Crime debate dominates Alaska legislative session
By BECKY BOHRER
Nov. 07, 2017
JUNEAU, Alaska (AP) — The issue of crime has so far dominated the special legislative session in Alaska.
The House on Monday entered its third day of floor debate on amendments to a bill — prompted by public outcry over crime — that makes changes to a criminal justice overhaul passed last year. Critics said the overhaul was too soft on crime.
The overhaul, based on recommendations from a special commission, stemmed from concerns about the state's growing prison population and high rates of recidivism. The commission, among other things, recommended limiting the use of prison for lower-level misdemeanor offenders, targeting prison space for violent and more serious offenders.
The bill under debate would stiffen penalties for certain crimes and, according to the Department of Corrections, could result in more people being imprisoned.
Debate during the special session has, at times, been heated and intense. Some lawmakers want the overhaul repealed, while others favor modifications and giving the overhaul more time to work.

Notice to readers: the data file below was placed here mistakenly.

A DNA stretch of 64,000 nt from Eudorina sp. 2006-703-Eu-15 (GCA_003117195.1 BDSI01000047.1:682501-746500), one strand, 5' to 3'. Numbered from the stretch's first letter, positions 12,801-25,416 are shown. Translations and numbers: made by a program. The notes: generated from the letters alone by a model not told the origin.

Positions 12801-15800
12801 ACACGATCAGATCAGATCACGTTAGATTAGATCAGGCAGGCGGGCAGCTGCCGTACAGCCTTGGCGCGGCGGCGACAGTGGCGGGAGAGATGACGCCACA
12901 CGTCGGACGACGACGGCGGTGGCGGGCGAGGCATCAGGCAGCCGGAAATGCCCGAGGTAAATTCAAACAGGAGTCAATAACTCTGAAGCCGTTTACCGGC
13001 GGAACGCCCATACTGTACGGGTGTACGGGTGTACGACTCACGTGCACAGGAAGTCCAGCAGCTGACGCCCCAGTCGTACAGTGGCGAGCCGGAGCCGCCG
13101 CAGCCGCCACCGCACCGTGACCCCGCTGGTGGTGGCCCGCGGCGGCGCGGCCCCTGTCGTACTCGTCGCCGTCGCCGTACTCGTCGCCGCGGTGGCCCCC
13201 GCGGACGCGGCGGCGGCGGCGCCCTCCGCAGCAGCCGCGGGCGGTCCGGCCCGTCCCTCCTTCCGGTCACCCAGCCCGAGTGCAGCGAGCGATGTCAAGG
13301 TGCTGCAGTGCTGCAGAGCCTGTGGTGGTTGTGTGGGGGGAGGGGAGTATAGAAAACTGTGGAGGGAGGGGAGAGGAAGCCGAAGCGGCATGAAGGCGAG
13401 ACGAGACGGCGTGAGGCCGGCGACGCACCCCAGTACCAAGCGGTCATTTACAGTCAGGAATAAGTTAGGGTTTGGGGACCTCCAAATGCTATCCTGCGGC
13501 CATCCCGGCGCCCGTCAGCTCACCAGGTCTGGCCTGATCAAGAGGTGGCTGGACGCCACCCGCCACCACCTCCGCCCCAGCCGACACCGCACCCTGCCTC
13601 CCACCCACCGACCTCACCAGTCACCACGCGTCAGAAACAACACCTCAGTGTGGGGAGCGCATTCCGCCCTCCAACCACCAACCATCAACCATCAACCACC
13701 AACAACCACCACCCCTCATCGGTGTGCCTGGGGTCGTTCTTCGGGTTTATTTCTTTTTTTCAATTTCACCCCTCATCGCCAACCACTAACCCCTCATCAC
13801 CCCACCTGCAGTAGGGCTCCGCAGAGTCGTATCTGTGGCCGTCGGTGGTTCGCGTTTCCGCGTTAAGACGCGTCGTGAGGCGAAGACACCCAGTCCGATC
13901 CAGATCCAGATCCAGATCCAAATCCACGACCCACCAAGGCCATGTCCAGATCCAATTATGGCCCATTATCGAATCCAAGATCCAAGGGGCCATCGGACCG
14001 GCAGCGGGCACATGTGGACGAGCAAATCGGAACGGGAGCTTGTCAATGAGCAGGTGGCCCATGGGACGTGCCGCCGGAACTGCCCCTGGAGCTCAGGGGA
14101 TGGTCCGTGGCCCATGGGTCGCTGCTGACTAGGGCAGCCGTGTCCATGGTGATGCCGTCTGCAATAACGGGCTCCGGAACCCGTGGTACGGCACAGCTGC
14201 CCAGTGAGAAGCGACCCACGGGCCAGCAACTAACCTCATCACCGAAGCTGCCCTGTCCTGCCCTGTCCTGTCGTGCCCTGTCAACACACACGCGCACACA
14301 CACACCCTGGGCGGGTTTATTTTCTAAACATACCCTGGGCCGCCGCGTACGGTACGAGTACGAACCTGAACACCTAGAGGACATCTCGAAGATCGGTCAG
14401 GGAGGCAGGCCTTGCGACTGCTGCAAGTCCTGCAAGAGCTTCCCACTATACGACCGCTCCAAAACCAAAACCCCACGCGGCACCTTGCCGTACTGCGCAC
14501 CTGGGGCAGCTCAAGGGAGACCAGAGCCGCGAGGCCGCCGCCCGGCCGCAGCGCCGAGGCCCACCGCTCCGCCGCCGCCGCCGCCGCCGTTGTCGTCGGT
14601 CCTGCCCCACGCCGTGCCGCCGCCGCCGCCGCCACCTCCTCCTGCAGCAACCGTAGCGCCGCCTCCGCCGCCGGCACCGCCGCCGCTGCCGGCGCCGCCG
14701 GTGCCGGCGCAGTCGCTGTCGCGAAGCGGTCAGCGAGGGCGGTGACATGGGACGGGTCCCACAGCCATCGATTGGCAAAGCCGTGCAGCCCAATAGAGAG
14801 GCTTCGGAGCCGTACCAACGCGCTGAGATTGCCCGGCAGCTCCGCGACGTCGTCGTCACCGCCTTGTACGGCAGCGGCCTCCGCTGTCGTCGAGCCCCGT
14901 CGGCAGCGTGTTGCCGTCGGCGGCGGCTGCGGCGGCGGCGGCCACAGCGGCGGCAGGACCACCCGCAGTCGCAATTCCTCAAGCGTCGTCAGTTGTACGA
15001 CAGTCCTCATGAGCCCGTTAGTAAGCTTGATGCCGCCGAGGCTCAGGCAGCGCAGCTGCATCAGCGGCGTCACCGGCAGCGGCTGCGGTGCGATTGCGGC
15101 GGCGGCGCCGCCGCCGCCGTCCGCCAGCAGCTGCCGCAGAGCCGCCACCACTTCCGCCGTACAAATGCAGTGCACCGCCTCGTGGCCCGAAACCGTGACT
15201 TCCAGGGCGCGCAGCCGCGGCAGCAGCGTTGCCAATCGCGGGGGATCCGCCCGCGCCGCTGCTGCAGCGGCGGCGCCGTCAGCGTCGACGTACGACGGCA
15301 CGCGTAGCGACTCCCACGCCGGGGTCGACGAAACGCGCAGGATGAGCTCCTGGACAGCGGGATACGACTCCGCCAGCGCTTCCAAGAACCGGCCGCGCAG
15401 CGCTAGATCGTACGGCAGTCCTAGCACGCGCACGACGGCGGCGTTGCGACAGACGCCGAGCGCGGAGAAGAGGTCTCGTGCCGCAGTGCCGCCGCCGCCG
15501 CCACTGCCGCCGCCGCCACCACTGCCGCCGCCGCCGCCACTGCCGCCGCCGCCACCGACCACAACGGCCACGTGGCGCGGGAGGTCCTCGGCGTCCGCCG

Whatever passes the House still must go to the Senate, which passed its own version of the bill earlier this year. The House convened briefly Monday morning before taking an extended recess amid a looming deadline for submitting amendments.
The other issue on the session agenda is a wage tax, proposed by Gov. Bill Walker as a way to help address the state's budget deficit. He faces a tough sell, particularly with the Republican-led Senate.
The special session began Oct. 23.
Special sessions in Alaska can last up to 30 days.